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Concretions are formed from mineral precipitation around some kind of nucleus while a nodule is a replacement body.Descriptions dating from the 18th century attest to the fact that concretions have long been regarded as geological curiosities.The giant, red concretions occurring in Theodore Roosevelt National Park, in North Dakota, are almost 3 m (9.8 ft) in diameter.Spheroidal concretions, as large as 9 m (30 ft) in diameter, have been found eroding out of the Qasr El Sagha Formation within the Faiyum depression of Egypt.They typically form when a mineral precipitates and cements sediment around a nucleus, which is often organic, such as a leaf, tooth, piece of shell or fossil.For this reason, fossil collectors commonly break open concretions in their search for fossil animal and plant specimens.They often outwardly resemble fossils or rocks that look as if they do not belong to the stratum in which they were found.Occasionally, concretions contain a fossil, either as its nucleus or as a component that was incorporated during its growth but concretions are not fossils themselves.
(1995), are World War II military shells, bombs, and shrapnel, which are found inside siderite concretions found in an English coastal salt marsh.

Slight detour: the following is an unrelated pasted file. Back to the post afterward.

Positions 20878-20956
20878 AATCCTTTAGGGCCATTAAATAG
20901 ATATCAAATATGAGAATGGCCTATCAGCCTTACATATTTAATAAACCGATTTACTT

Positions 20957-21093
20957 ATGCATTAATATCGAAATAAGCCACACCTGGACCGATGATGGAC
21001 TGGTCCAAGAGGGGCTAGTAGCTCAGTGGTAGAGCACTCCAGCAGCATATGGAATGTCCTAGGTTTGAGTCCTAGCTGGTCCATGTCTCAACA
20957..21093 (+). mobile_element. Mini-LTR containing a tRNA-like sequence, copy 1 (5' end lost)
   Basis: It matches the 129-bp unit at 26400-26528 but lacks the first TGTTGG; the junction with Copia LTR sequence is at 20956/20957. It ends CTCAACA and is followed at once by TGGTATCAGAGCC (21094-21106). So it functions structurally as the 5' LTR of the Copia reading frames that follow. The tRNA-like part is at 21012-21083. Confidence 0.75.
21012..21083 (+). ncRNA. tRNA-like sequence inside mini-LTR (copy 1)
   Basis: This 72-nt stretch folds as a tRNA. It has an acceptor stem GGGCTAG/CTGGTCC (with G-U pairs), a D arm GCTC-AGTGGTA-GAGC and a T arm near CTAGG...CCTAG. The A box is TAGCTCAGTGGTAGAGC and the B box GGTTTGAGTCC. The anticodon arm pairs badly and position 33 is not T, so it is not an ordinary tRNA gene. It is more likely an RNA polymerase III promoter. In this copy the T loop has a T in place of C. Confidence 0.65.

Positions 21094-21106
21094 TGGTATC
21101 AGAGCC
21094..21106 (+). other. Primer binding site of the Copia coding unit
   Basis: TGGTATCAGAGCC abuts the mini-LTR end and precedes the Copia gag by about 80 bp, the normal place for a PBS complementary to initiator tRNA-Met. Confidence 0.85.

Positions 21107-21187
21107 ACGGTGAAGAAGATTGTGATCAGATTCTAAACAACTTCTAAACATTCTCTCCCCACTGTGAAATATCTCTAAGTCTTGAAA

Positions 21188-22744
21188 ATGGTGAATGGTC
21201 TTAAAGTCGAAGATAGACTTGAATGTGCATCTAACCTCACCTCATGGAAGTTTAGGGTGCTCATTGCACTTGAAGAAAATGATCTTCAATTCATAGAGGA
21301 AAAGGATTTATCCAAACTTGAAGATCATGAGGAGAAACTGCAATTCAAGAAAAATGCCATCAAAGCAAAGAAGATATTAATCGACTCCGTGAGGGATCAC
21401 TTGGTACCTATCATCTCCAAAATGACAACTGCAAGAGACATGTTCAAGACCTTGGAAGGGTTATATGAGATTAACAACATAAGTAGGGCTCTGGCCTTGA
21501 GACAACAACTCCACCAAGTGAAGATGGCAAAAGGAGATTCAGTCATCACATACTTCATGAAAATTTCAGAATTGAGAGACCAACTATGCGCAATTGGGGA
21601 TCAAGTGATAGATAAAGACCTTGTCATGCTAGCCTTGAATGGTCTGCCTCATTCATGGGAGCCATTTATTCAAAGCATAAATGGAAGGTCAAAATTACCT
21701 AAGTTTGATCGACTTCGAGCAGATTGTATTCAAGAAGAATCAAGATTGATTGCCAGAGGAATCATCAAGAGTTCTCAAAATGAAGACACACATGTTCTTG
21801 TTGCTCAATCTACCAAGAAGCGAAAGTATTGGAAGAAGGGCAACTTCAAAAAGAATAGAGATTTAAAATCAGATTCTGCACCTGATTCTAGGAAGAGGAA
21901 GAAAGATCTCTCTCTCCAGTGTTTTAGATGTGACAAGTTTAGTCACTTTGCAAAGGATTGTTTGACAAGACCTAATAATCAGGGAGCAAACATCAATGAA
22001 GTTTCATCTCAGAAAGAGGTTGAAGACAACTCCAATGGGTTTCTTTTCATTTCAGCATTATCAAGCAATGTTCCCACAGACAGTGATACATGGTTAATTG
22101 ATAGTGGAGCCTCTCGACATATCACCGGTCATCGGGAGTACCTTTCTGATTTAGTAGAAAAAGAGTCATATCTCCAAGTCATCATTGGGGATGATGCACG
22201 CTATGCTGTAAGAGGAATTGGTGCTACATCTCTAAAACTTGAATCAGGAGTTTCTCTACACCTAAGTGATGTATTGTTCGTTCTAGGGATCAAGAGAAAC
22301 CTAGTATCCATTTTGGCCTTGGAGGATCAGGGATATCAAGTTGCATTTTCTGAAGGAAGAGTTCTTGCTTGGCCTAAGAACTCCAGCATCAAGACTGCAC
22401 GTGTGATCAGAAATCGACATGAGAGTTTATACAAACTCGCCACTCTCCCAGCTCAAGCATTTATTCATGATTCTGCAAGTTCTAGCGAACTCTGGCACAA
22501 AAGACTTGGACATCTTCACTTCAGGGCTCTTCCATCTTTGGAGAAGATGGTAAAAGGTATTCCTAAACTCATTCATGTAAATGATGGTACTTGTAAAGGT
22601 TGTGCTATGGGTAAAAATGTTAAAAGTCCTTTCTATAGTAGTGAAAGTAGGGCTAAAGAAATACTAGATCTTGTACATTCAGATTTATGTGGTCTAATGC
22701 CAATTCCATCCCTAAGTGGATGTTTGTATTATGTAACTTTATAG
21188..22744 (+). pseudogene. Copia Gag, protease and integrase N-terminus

Because of the variety of unusual shapes, sizes and compositions, concretions have been interpreted to be dinosaur eggs, animal and plant fossils (called pseudofossils), extraterrestrial debris or human artifacts.
Detailed studies (i.e., Boles et al., 1985; Thyne and Boles, 1989; Scotchman, 1991; Mozley and Burns, 1993; Mc Bride et al., 2003; Chan et al., 2005; Mozley and Davis, 2005) published in peer-reviewed journals have demonstrated that concretions form after sediments are buried but before the sediment is fully lithified during diagenesis.
Other concretions, which formed as a result of microbial sulfate reduction, consist of a mixture of calcite, barite, and pyrite.
Concretions are found in a variety of rocks, but are particularly common in shales, siltstones, and sandstones.Concretions are often exposed at the surface by subsequent erosion that removes the weaker, uncemented material.